I will admit, I was a little wary of picking this one up. It has a very similar premise to The Rebellion of Miss Lucy Ann Lobdell by William Klaber, and I felt really conflicted about that book. (Both are fictionalized versions of the real lives of women who lived as men in the 1800s in America.) I’m glad I read The Whip anyways, because although I did have some issues with it, I found it to be an engrossing read. Even when I didn’t like aspects of it, I was compelled to keep reading, and overall it was definitely enjoyable.
I do have to get a few things out of the way first: one is that this book has pretty minimal lesbian content. I had so many thoughts while I was reading it that I really wanted to put it into a review, but it’s definitely not primarily a lesbian book. At most Charley is attracted to men and one woman. But I’ll get into more detail in the spoiler part of the review. The other point I want to make is that there is a lot of triggering content in this book, including rape, abuse, racist slurs, and violence. Again, more on that in the spoiler section below. Usually I try not to include spoilers in reviews, or at least just include small ones that you have to highlight to review, but in this case the biggest questions and opinions I have about this novel take place later in the book, so it will be spoiler talk onward after the spoiler tag. (Also, if you don’t want to be spoiled, don’t read the back cover or the blurb.)
As I mentioned, this is a novel based on a true story. Unlike The Rebellion of Miss Lucy Ann Lobdell, though, The Whip seemed to mostly just be inspired by her life. As far as I could tell by some cursory googling, Kondazian added a whole lot of purely fictional elements. But that may be why I found the plot to be much better paced than The Rebellion. It is, however, a life story of Charley, and covers from her infancy to her death, but not in that order. Instead, The Whip opens (after a poem, two epigraphs, and a letter to the reader) with Charley’s death, then backtracks to the beginning. I actually found this to be an effective technique, because this sort of book that spans a whole life necessarily ends with their death, but that can seem anti-climactic. By preparing us in the beginning with Charley’s death at an old age from tongue cancer, it makes for a more satisfying conclusion.
With the main character’s death beginning the book, I should have been prepared for this to be a bleak story, but it did get a lot darker than I was expecting. From Charley’s death scene, I inferred that she had a good life, though difficult. I was… incorrect. The Whip is dark, even verging into melodrama, especially during Charley’s childhood in an orphanage. Another orphan takes her under his wing, but the relationship gets twisted, vaguely reminding me of Catherine and Heathcliff in Wuthering Heights. The writing itself can also be melodramatic, and occasionally seems awkward. It usually is matter-of-fact, but slips into some declarations that don’t match the rest of the narration, such as the beginning of chapter twenty-one, which muses on the nature of time for a long paragraph. Another odd moment is when we jump directly from Charley at 13 to her at 35.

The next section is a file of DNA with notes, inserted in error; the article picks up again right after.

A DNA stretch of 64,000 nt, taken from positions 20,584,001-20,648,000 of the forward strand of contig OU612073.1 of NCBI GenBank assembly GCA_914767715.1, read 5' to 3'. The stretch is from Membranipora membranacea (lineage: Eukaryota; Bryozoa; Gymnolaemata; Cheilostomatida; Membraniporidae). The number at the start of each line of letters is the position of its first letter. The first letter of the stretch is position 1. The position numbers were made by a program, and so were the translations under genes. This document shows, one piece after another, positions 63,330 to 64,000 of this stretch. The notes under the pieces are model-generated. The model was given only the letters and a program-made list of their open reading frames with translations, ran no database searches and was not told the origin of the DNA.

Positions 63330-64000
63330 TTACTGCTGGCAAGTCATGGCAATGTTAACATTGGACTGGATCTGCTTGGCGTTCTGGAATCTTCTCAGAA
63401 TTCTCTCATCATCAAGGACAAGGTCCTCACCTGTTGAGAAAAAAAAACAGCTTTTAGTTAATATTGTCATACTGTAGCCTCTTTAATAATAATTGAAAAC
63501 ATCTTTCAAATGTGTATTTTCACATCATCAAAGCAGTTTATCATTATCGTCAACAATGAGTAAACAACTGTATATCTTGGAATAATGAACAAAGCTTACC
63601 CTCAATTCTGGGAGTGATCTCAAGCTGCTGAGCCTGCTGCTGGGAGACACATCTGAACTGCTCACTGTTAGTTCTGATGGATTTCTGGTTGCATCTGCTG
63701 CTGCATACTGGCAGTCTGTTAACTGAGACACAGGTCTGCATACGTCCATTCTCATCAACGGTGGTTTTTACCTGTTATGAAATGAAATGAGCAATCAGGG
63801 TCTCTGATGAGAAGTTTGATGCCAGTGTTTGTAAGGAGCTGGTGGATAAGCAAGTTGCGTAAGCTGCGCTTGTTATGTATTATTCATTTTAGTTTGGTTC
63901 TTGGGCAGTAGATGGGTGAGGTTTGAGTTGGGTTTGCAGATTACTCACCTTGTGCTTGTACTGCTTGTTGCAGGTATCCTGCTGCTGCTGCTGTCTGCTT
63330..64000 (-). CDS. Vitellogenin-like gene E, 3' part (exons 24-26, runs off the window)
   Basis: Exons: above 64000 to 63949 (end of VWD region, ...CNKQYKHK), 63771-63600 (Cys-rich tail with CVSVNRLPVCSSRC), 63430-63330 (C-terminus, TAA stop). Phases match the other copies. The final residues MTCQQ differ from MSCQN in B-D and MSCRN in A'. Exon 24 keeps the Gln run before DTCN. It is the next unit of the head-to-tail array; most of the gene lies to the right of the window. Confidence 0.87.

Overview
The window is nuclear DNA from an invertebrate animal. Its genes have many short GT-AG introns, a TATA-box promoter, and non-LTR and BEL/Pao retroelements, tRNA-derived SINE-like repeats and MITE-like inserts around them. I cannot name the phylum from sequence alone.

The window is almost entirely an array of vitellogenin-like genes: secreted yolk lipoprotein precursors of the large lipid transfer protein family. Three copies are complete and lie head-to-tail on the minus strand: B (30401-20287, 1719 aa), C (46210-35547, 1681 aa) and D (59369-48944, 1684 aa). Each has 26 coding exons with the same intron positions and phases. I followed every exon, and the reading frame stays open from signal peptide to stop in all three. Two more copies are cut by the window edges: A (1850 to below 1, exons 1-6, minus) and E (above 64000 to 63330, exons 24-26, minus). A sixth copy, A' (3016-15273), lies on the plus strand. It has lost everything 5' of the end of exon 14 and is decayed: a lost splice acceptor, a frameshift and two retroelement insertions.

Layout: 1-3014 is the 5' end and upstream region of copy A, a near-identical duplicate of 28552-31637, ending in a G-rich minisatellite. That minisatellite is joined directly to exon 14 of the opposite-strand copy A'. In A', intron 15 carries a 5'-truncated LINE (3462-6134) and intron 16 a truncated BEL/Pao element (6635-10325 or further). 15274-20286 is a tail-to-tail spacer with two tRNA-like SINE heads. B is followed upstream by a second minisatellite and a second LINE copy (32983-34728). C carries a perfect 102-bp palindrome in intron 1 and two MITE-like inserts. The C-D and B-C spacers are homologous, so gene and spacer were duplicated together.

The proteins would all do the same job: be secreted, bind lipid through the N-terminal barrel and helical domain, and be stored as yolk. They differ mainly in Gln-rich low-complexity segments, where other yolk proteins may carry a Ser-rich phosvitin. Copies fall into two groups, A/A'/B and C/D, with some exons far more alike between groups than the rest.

Based on the premise of the book, I assumed most of the novel would follow Charley’s wild, disguised, stagecoach driving days. In fact, “Charley” only emerges in Book Two, halfway through The Whip. Everything previous to that is Charlotte’s story. Book Two does seem to eclipse Book One, though, making the previous events just seem like backstory to Charley’s identity. One of the small things I appreciated in The Whip was when Charley realized that she was not the only one to have taken on this persona: that there were other women living as men for the same kind of reasons she was: she wasn’t the one exception.
And onto spoilers, where I discuss racism, anti-racism (?), and the minimally lesbian content in The Whip.
The theme in The Whip that I found the most interesting was Charley anti-racism. Near the beginning of the book, we see Charley arguing for rights for black people, and challenging anyone who says otherwise. Later, we find out that Charley was practically raised in the orphanage by a black man that she considered a father figure. When she is older, she gets into a relationship with a black man–an escaped slave–and they become practically married, living together and having a baby together. They live outside of town, trying to escape the racism and hatred of the town, but it isn’t enough. This is the part of the book that would be extremely triggering. Her husband is lynched, and the baby dies as well. I know that this is not unrealistic of the time period, and maybe that needs to be represented. But at the same time, Byron (her husband) really gets very little time in the scope of the book. He’s only around for about 30 pages. I think part of the reason this storyline was included was to explain the real-life fact that Charlotte Parkhurst was discovered to have had a child, and kept a baby dress in her possessions. I think it’s also to answer to a newspaper article in 1880 excerpted in the book, which after finding out Charley was a woman, notes “…there must have been a cause, a might cause.”